Download PDF Henry Ford and Automobiles Unit Study

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Ask each group to share out of the words they recorded on their box, and record them on the board. Alternatively, provide students with Post-it notes and ask each group to put a Post-it with one of their terms or concepts in each box on the board, then ask student volunteers to read aloud from the Post-its in each box.

Answers will vary: creating the moving assembly line, reducing the time it took to build an automobile, reducing the cost of building an automobile, producing cars for the masses. Remind students that on the first day Case Study on Productivity Part 1 they learned that Ford reduced the time required to produce one Model T from Show Slide 3, which shows how the time to produce a car was reduced even further, from 93 minutes to 1 minute.

Use the speaking notes in the slide deck for guiding questions. Show Slide 4, and explain that students will have time to work in groups to investigate the question on the PowerPoint. Before breaking the students into groups, give directions. Ask students to use their devices, or provide students with internet devices, to research the two sites provided on Slide 4.

Section 1: Introduction

If no internet is available, print the articles on these sites for students. The second site is part of the Henry Ford Heritage Association. Advise students that both sites will have a lot of information they already know. They should skim past this information, looking for additional steps Ford took to make his auto factories more productive.


Ask students to record their findings in a notebook or document, so they can share them with the class. They should record these separately. Give students minutes for the Group Activity.

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After minutes, or when most student groups have a list of innovations, ask students to stop the activity. Ask each group to share an additional Ford innovation, and keep a list on the board.

Discuss each innovation to be sure students understand the terminology. Answers will vary; explain how most of these innovations — even raising pay and cutting the work day — did improve productivity. One innovation that is not directly linked to productivity is advertising, which boosted consumer demand instead. Ask students if there are any innovations that were surprising to them.

Ask students if employers today have these kinds of lifestyle requirements of their employees. Answers will vary. There are legal limitations about what employers can require, but companies can require drug testing and health surveys, and private companies can have more imposing lifestyle requirements. Often, companies try to incentive employees toward positive behavior, like getting exercise, getting flu shots, or quitting smoking. Red pushpins in the cartoon should ask the following questions:.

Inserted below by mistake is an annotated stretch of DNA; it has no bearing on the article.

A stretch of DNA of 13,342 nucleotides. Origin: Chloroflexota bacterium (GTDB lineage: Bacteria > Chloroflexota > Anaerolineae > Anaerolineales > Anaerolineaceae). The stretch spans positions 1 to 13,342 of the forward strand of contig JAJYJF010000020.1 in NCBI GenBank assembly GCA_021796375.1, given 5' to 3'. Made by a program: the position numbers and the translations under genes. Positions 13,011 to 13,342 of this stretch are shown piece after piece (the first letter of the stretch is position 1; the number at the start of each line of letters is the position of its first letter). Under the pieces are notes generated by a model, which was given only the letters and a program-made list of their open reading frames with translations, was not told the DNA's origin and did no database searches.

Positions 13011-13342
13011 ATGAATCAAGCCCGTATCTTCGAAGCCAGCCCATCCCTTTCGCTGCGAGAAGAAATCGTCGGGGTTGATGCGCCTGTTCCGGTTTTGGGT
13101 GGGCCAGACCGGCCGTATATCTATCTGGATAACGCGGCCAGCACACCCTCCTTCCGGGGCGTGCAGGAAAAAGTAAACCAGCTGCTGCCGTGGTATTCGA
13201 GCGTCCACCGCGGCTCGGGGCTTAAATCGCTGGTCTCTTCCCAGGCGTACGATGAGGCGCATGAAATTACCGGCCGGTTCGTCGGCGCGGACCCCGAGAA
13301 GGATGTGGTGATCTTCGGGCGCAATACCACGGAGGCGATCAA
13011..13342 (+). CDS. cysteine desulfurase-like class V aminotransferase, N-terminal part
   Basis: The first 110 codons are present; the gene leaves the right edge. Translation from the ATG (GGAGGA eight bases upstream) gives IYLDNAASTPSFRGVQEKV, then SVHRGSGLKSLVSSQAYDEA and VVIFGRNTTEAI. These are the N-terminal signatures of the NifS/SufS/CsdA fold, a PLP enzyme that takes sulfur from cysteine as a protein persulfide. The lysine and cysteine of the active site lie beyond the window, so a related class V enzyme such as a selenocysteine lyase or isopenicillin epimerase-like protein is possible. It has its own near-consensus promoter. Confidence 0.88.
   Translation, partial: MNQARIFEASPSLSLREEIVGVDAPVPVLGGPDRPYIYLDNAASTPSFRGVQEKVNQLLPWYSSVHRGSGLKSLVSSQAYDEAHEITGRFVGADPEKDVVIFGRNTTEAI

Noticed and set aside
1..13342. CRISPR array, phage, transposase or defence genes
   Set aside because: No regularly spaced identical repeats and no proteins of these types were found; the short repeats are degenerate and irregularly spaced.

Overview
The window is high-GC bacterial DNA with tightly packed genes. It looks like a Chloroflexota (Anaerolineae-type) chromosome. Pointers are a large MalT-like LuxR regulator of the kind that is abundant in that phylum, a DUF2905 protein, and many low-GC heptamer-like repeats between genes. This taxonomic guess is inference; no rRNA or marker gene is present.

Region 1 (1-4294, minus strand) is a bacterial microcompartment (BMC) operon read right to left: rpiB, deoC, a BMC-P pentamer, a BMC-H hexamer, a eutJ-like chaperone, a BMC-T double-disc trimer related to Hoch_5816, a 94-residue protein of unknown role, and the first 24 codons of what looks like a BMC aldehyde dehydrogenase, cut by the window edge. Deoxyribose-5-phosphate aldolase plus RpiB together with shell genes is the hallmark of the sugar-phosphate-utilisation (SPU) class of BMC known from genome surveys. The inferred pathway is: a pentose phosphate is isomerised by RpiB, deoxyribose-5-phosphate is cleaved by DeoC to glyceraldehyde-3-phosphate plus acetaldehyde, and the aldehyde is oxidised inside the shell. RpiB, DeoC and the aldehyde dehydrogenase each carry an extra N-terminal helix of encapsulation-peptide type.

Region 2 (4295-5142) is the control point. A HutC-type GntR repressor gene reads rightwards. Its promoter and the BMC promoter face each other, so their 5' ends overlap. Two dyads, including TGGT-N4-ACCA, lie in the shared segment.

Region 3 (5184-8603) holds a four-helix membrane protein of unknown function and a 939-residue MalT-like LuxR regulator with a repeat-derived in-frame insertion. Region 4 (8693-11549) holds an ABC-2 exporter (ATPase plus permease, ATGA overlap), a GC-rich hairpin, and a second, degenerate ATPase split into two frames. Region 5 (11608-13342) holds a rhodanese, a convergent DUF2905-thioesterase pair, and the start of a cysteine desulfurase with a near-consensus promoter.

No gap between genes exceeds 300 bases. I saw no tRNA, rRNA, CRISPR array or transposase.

Henry Ford Facts & Worksheets

Divide the students into teams or play using devices. Explain to students that another sector of the American economy that saw major improvements in productivity during the 20th century was agriculture. Productivity of farmland has more than doubled, and agriculture has become a huge export industry. Ask students to work with a partner and research online to identify innovations that have improved productivity in agriculture since Students should include a brief explanation with each innovation listed. Students also explore how Henry Ford used economic incentives to address a problem created by mass production techniques—worker turnover.

An optional Part 3 explains how increased productivity resulted in shifts in the supply and demand for the Model T.

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Students analyze how a variety of non-price determinants continue to influence the automobile market today. The unit also provides a wealth of extension activities. Part 1. Part 3. Have the students reflect on what they learned in Part 1, using the following discussion questions:. In Part 2, the students will learn more about these investments and their impact on productivity.

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Description: When Henry Ford announced he was going to produce an automobile that would be affordable to the masses, he probably did not realize what a great impact his achievement would have on life in the United States. Access Privileges: Members. Collections: Entrepreneurship Content. This resource has not yet been aligned.